The ethnic composition of my own riding in the ‘60s was an even split between those with British roots and those from other European countries. During the flag debate’s hot summer I toured my riding, holding formal meetings in its many Legion halls. After such canvassing I felt a slight majority of electors wanted a new flag. Roughly put, most WW I veterans were stronger for the Red Ensign; most WW II veterans were readier for the Maple Leaf flag; non-veterans were rather evenly split, reflecting those with British roots and those with roots in Italy, Scandinavia, Finland, the Ukraine, Poland, Czechoslovakia, and Greece.
Although the Red Ensign appealed more to me as a design and in what it signified to me than the Maple Leaf, I chose to vote for Pearson’s flag. It wasn’t so much a reasoned decision as a response to the nationalist impulses I had found so widespread that summer. There was a hunger for a common national banner; or so I felt, and the Maple Leaf was far from alien. There is a lucid chapter with anecdotes and illustrations which demonstrate the maple leaf—”our emblem dear” as the song goes—was a much-used symbol of Canadians from early in the 19th century. I recall, however, that one of the toughest, snarky letters I got after the flag vote came from Conn Smythe, the militant owner of the Toronto Maple Leafs. Remember how he came home wounded from France in 1944 to sound the alarm that a shortage of reinforcements was destroying our combat regiments.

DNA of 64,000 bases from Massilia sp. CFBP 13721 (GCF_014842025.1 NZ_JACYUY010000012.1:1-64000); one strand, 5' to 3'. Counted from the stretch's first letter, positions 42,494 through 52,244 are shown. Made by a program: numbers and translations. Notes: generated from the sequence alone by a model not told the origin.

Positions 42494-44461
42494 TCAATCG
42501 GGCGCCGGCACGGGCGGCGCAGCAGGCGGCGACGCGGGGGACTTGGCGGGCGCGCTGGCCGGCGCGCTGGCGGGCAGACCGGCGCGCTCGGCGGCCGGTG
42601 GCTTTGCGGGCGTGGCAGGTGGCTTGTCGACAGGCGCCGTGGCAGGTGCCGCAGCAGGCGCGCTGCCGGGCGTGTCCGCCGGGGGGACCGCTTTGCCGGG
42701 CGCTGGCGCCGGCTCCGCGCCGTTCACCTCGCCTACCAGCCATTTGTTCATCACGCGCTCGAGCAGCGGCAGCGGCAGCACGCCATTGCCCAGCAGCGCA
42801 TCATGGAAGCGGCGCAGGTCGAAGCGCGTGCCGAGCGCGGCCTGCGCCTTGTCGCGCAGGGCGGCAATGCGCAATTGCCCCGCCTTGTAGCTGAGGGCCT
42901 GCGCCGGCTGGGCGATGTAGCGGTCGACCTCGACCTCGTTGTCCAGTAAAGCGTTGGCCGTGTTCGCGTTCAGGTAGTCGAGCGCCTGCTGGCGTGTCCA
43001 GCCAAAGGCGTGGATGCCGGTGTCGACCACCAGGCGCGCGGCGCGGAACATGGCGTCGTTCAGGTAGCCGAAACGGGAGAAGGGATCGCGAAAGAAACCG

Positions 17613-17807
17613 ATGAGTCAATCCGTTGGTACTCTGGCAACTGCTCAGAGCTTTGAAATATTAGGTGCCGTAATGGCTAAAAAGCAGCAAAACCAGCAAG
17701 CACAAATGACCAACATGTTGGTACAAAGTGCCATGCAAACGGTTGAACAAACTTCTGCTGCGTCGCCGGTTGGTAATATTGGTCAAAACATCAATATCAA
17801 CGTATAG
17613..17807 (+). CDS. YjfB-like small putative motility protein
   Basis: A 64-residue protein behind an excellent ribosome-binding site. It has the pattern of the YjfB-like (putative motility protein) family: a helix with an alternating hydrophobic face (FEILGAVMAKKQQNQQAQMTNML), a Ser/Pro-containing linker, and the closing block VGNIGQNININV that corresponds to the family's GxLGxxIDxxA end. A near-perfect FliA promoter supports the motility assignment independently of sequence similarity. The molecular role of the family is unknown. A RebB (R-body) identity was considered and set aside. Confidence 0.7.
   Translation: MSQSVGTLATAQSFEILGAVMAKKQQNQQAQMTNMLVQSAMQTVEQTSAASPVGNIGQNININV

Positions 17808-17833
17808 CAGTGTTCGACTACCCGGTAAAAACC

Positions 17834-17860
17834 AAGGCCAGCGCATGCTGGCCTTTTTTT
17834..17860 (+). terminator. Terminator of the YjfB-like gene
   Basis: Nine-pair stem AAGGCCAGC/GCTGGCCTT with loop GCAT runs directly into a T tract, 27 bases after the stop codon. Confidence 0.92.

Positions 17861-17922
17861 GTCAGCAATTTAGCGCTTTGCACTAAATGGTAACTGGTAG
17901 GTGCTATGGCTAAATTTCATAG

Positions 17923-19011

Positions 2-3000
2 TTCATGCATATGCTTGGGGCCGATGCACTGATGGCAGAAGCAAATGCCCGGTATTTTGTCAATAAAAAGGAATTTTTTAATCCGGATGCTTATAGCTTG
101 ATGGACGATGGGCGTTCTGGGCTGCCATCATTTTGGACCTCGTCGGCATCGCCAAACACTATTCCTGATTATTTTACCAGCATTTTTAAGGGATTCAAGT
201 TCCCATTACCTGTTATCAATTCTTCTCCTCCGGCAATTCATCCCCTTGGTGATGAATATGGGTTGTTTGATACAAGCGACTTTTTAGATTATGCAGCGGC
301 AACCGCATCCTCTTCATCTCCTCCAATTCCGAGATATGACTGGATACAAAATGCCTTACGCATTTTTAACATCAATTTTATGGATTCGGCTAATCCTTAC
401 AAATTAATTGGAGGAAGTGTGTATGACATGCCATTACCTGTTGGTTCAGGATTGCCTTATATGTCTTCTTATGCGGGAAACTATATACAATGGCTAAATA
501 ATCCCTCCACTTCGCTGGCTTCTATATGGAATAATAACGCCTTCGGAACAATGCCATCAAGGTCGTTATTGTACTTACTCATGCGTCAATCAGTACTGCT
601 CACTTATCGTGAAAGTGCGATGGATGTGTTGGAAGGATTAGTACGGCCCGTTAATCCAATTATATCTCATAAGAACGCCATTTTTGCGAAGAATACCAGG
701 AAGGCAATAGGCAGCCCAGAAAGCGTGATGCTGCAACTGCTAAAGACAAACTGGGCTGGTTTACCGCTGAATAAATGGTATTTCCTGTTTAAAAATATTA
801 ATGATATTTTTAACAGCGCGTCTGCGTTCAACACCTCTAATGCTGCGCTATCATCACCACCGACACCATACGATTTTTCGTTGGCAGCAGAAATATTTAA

How could I be such a traitor? Smythe asked. I wondered but never asked what he’d written to Mike Pearson, a man with whom he had shared running a university hockey team in the early 1920s.
The generous appraisal in the book of the Order of Canada and its acceptance since the innovation found less favour with me. I think as I did when objecting to a national civilian award system as undemocratic in the late 1950s when Diefenbaker was considering one. The three-tiered system of the Order in recognizing outstanding Canadians is not democratic as I see it. Too much notice is given to wealth, inheritance, and attaining high rank in business or government bureaucracies or brief, high glory in sport or the performing arts. I do know that the decision to have an Order of Canada was very much Pearson’s doing because he pushed it past at a cabinet meeting where the gist of the matter was against the system, expressed by the most powerful ministers there.
The last paragraph in Rick Archbold’s work is given to a former teacher of mine whose worth I cherish, Arthur Lower. He had paddled the length of Ontario’s Albany River to Hudson Bay in 1913, commanded a torpedo boat in Channel forays in the Great War, and wrote a gripping history of Canada, From Colony To Nation. The paragraph goes: “Today few would argue with Arthur Lower’s words from 1967: ‘Since the adoption of the new flag, something very interesting has happened to the Canadian psyche … Each time that the average citizen looks at the new flag, he unconsciously says to himself: “That’s me!”
Source: BY DOUGLAS FISHER, LEGION MAGAZINETop